Letter | Published:

Effector T cell interactions with meningeal vascular structures in nascent autoimmune CNS lesions

Nature volume 462, pages 9498 (05 November 2009) | Download Citation

Abstract

The tissues of the central nervous system are effectively shielded from the blood circulation by specialized vessels that are impermeable not only to cells, but also to most macromolecules circulating in the blood. Despite this seemingly absolute seclusion, central nervous system tissues are subject to immune surveillance and are vulnerable to autoimmune attacks1. Using intravital two-photon imaging in a Lewis rat model of experimental autoimmune encephalomyelitis, here we present in real-time the interactive processes between effector T cells and cerebral structures from their first arrival to manifest autoimmune disease. We observed that incoming effector T cells successively scanned three planes. The T cells got arrested to leptomeningeal vessels and immediately monitored the luminal surface, crawling preferentially against the blood flow. After diapedesis, the cells continued their scan on the abluminal vascular surface and the underlying leptomeningeal (pial) membrane. There, the T cells encountered phagocytes that effectively present antigens, foreign as well as myelin proteins. These contacts stimulated the effector T cells to produce pro-inflammatory mediators, and provided a trigger to tissue invasion and the formation of inflammatory infiltrations.

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Acknowledgements

We thank S. Kosin, I. Haarmann, C. Federle, T. H. Ngugen and K. Nispel for technical assistance. We thank M. Krumbholz for help in statistical analysis, M. Hübener for support in 3D analysis software, and K. Dornmair, E. Meinl and E. Lütjen-Drecoll for critical comments on the paper. We are grateful to V. Staiger for providing software and R. Schorner for help with the artwork. This work was supported by the Deutsche Forschungsgemeinschaft (SFB455 project A8 and SFB571 project C6) and the Hertie foundation (Hertie no.1.01.1/04/010).

Author Contributions I.B., N.K. and C.S. performed most of the imaging experiments. N.K., F.O. and D.M. performed the experiments testing the antigen presentation capacity of meningeal/perivascular macrophages. F.O. performed the transcriptome analyses, EAE studies and cytofluorometric characterizations. W.E.F.K. and J.W.E. performed cell sorting. C.F.-K. contributed to the immunohistochemical studies. T.B.I. provided a monoclonal antibody. A.F. coordinated the experimental work. A.F. and H.W. designed the study and wrote the manuscript with inputs from co-authors.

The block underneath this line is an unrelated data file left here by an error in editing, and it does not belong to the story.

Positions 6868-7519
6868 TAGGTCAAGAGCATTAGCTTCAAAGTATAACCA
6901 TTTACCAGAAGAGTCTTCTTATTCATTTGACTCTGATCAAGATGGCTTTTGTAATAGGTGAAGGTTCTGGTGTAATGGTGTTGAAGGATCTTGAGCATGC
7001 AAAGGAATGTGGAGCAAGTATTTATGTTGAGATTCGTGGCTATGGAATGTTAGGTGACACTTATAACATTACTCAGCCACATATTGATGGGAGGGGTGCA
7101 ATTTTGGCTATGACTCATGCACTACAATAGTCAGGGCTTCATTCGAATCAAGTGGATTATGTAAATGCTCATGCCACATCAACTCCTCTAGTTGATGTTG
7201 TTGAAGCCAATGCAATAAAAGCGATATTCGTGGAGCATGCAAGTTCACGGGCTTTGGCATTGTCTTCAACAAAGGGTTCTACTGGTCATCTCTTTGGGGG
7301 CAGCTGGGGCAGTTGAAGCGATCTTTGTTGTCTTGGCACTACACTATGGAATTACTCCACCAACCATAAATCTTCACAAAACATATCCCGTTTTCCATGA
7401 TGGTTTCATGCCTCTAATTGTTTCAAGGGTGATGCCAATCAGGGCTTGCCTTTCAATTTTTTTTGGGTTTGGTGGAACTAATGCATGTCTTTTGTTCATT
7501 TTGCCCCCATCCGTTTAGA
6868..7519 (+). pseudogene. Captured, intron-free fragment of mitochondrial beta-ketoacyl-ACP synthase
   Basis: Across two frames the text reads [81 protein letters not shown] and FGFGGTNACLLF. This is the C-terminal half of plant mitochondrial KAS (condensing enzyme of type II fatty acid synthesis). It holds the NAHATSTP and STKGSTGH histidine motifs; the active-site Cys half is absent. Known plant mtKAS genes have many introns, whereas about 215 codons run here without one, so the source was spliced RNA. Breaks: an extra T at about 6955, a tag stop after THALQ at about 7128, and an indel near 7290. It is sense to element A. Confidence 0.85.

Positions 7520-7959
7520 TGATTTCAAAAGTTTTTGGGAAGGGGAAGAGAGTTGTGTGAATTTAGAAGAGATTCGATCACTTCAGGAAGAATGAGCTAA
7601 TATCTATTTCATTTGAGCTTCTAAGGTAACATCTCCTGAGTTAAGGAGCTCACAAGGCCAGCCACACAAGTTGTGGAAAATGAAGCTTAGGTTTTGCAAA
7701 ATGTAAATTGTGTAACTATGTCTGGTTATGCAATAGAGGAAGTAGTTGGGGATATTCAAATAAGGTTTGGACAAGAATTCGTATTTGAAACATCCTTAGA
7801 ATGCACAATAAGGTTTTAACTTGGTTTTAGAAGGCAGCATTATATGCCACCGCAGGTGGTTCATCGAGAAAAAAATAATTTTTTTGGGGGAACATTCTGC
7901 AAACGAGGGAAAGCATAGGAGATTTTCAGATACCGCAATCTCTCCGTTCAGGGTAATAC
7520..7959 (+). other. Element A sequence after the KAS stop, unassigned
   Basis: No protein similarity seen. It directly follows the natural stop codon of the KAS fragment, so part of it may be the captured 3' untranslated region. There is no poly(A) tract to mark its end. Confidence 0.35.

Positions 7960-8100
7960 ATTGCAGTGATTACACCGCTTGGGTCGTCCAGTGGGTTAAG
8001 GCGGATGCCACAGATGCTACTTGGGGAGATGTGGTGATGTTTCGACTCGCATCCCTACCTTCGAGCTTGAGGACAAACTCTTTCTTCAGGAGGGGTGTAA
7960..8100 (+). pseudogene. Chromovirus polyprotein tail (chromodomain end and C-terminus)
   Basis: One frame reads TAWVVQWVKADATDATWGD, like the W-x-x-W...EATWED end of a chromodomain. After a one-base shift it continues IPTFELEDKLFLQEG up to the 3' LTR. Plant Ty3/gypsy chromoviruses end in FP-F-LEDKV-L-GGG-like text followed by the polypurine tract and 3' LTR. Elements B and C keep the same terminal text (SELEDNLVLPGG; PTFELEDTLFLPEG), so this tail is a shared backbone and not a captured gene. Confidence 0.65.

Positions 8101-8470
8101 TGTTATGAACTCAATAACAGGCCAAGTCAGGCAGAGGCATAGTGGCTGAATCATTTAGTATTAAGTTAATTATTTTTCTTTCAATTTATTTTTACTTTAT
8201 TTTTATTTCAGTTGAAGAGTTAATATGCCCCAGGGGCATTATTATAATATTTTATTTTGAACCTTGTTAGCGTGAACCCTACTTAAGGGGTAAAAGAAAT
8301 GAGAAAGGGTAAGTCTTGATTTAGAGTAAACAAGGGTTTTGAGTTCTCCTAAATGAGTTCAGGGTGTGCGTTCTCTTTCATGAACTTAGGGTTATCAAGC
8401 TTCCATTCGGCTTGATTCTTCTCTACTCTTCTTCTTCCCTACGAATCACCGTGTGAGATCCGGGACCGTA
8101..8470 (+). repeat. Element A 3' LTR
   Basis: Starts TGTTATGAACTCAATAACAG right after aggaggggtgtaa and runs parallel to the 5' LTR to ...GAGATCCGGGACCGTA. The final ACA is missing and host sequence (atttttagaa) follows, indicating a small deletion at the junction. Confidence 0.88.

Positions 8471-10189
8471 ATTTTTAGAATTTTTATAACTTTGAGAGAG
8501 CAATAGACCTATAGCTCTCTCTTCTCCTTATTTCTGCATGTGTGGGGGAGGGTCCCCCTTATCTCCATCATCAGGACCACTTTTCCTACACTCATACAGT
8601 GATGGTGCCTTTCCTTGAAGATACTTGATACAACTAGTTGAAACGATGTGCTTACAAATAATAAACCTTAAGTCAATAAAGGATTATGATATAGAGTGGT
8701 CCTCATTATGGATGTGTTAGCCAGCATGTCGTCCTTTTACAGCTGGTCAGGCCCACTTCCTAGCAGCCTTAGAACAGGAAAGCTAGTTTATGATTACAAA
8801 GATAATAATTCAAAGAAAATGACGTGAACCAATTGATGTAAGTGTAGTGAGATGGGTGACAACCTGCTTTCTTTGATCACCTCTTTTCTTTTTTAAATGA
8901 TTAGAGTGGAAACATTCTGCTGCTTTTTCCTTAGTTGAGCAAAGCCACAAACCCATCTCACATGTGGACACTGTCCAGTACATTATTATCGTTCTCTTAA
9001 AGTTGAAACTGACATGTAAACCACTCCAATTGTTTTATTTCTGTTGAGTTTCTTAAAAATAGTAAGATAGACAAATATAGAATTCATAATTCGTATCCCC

Author information

Author notes

    • Ingo Bartholomäus
    •  & Naoto Kawakami

    These authors contributed equally to this work.

Affiliations

  1. Max Planck Institute for Neurobiology, 82152 Martinsried, Germany

    • Ingo Bartholomäus
    • , Naoto Kawakami
    • , Francesca Odoardi
    • , Christian Schläger
    • , Djordje Miljkovic
    • , Wolfgang E. F. Klinkert
    • , Hartmut Wekerle
    •  & Alexander Flügel
  2. Department of Neuroimmunology, Institute for Multiple Sclerosis Research, Gemeinnützige Hertie-Stiftung and University Medical Centre Göttingen, 37073 Göttingen, Germany

    • Francesca Odoardi
    • , Christian Schläger
    •  & Alexander Flügel
  3. Institute for Immunology, Ludwig-Maximilians-University, 80336 Munich, Germany

    • Francesca Odoardi
    •  & Alexander Flügel
  4. Institute for Experimental Hematology, Helmholtz Centre, 81377 Munich, Germany

    • Joachim W. Ellwart
  5. Institute for Anatomy 2, Friedrich-Alexander-University, 91054 Erlangen, Germany

    • Cassandra Flügel-Koch
  6. Division of Immunology, Department of Pediatrics, Dalhousie University, Halifax, Nova Scotia B3K 6R8, Canada

    • Thomas B. Issekutz

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Corresponding authors

Correspondence to Hartmut Wekerle or Alexander Flügel.

Supplementary information

PDF files

  1. 1.

    Supplementary Information

    This file contains Supplementary Figures 1-12 with Legends and Legends for Supplementary Movies 1-9.

Videos

  1. 1.

    Supplementary Movie 1

    This movie file shows TMBP-GFP cell motility within leptomeningeal vessels during early EAE - see file s1 for full Legend.

  2. 2.

    Supplementary Movie 2

    This movie file shows rolling of TMBP-GFP cells in vascular beds of peripheral organs - see file s1 for full Legend.

  3. 3.

    Supplementary Movie 3

    This movie file shows intraluminal crawling and detachment of TMBP-GFP cells in vessels of the CNS - see file s1 for full Legend.

  4. 4.

    Supplementary Movie 4

    This movie file shows diapedesis of TMBP-GFP cells - see file s1 for full Legend.

  5. 5.

    Supplementary Movie 5

    This movie file shows intravascular crawling is abolished by integrin neutralization - see file s1 for full Legend.

  6. 6.

    Supplementary Movie 6

    This movie file shows meningeal infiltration by encephalitogenic effector T cells - see file s1 for full Legend.

  7. 7.

    Supplementary Movie 7

    This movie shows perivascular movement and subsequent diffuse distribution of TMBP-GFP cells in the Meninges - see file s1 for full Legend.

  8. 8.

    Supplementary Movie 8

    This movie file shows Location and locomotion of perivascular and meningeal phagocytes - see file s1 for full Legend.

  9. 9.

    Supplementary Movie 9

    This movie file shows TMBP cells in contact to perivascular /meningeal phagocytes - see file s1 for full Legend.

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DOI

https://doi.org/10.1038/nature08478

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